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The past of Minister Randy Boissonnault questioned

Photo: Adrian Wyld The Canadian Press The past as a “journalist and political commentator” of the federal Minister of Official Languages, Randy Boissonnault, no longer appeared in his presentation as a candidate in 2021.

Lisa Denis in Ottawa

Published at 0:00

  • Canada

The federal Minister of Official Languages, Randy Boissonnault, campaigned by presenting himself as a successful entrepreneur and journalist. After his business relationships were placed under the microscope of the ethics committee due to the appearance of conflicts of interest, Le Devoir found information which raise questions about his past as a journalist.

For two months, Mr. Boissonnault has been at the heart of an ethical controversy. According to revelations from Global News, he was, “for more than a year” after the start of his second mandate, listed as director of a company that sold millions of dollars of medical protective equipment to the Quebec government during the pandemic.

Mr. Boissonnault, who claims to have left his post as soon as he was elected in 2021, is experiencing an administrative delay in updating information concerning him. But messages sent in September 2022 and obtained by Global News, in which two people plan a call with a partner” named “Randy,” call into question whether he – involvement, and could lead the Conflict of Interest and Ethics Commissioner, Konrad W. von Finckenstein, to open an investigation. investigation.

A journalist's past ?

Mr. Boissonnault's business relationships are not not the only elements of his past that are called into question. According to digital archives consulted by Le Devoir, the minister ran in 2015 and in 2019 as a former “journalist and political commentator for Radio-Canada and Lesaffaires”.

A morally questionable assertion, according to the Professional Federation of Journalists of Quebec (FPJQ), since Mr. Boissonnault never signed a journalistic article in these two media.

“His name does not appear [in our systems],” says Radio-Canada spokesperson Guylaine O’Farrell. Mr. Boissonnault, on the other hand, had the “status of columnist” at the Edmonton station, “in the 2000s.”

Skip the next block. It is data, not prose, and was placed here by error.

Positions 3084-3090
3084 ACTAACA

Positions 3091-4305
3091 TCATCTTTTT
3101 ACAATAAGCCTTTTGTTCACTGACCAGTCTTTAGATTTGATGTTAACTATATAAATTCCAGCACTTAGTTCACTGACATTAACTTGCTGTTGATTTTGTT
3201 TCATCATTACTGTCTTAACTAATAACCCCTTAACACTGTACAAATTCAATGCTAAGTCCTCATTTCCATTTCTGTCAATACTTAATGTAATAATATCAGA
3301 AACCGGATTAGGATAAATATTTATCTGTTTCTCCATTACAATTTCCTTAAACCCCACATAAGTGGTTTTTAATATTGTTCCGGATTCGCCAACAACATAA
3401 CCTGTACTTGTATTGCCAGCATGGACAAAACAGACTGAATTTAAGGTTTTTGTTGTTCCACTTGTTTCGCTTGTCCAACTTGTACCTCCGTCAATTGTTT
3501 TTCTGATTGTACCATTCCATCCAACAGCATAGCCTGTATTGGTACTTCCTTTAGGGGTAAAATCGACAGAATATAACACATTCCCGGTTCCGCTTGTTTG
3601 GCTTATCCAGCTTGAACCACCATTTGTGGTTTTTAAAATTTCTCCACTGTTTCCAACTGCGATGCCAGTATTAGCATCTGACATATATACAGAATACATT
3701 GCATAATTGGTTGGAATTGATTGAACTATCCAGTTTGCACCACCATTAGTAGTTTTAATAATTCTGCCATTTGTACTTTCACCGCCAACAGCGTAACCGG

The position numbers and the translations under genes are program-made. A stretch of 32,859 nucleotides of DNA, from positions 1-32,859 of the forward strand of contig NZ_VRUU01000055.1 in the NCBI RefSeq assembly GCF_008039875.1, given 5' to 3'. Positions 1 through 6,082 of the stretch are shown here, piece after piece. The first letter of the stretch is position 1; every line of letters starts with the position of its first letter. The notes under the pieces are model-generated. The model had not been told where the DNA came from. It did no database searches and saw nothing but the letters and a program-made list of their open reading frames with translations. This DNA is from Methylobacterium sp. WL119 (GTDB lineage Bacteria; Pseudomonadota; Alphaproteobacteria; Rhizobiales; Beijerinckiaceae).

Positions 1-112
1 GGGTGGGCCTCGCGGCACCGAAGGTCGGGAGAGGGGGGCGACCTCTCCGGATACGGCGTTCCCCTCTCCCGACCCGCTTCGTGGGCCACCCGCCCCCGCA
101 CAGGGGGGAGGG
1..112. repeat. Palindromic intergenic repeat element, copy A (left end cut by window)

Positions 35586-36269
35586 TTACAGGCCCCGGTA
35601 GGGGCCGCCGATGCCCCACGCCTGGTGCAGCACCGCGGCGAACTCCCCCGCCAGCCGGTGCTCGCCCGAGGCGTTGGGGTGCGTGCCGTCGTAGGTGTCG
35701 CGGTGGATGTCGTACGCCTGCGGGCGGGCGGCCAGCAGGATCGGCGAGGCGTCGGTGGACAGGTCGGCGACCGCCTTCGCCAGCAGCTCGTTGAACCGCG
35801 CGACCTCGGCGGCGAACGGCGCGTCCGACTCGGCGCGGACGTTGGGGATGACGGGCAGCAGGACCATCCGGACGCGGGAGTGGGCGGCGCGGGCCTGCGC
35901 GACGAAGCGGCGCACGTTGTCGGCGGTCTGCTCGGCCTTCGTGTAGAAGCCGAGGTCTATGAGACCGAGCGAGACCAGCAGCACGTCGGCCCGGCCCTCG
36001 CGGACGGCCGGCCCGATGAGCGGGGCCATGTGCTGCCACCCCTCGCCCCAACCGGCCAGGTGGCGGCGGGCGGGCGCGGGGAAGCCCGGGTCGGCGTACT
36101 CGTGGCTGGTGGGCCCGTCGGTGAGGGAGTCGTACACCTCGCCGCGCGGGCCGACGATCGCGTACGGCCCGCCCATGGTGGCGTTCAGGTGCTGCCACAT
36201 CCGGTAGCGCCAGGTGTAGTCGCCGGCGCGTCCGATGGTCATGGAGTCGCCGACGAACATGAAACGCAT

“I didn’t know that he had worked for us,” responds the editor-in-chief of Affaires, Marine Thomas. However, newspaper archives allow us to find opinion texts signed by Randy Boissonnault from 2005 to 2007, which he himself describes as “chronicle[s]”.

Through his “collaboration” with Lesaffaires, the one who signed himself as “president of Xennex Venture Catalysts and the Alberta Economic Chamber” said in one of his texts that he wanted to “shake up some preconceived ideas” about the province.

Contacted by Le Devoir, Randy Boissonnault did not respond to our interview requests. His past as a “journalist and political commentator”, also highlighted by the Liberal Party in 2015, no longer appeared in the candidate's presentation in 2021.

Not a protected title

“It seems obvious to me that he was not a journalist, commented in an interview at Devoir the president of the FPJQ, Éric-Pierre Champagne. Anyone can send open letters to the media. […] That does not make the person a journalist. »

Mr. Champagne explains that, for a columnist to be considered a journalist in the eyes of the FPJQ, journalism must be their activity as well as their main source of income.

This professional title is, however, not “protected,” he adds. “Right now, anyone can call themselves a journalist. Afterwards, it's a bit of a moral question. »

« Maybe if you go before the voters saying that you were a journalist, then you weren't, well, the voters may ask questions. »

Crisis of confidence

So, what is M . Boissonnault had something to gain ? “I wonder,” replied Mr. Champagne. Journalists are never in the professions most appreciated by the public, on the contrary. »

And this way of “playing with words” does not help to ensure that the public regains its “trust” in the media. “There are many explanations for this crisis, but it is certain that the fact that anyone can claim to be a journalist does not help, he says.

“It transmits false information to the public. It contributes a little to the problem that we see, that for people, it becomes more and more difficult to distinguish who is a journalist and who is not. »

With Boris Proulx

This report is supported by the Local Journalism Initiative, funded by the Government of Canada.

Teilor Stone

By Teilor Stone

Teilor Stone has been a reporter on the news desk since 2013. Before that she wrote about young adolescence and family dynamics for Styles and was the legal affairs correspondent for the Metro desk. Before joining Thesaxon , Teilor Stone worked as a staff writer at the Village Voice and a freelancer for Newsday, The Wall Street Journal, GQ and Mirabella. To get in touch, contact me through my teilor@nizhtimes.com 1-800-268-7116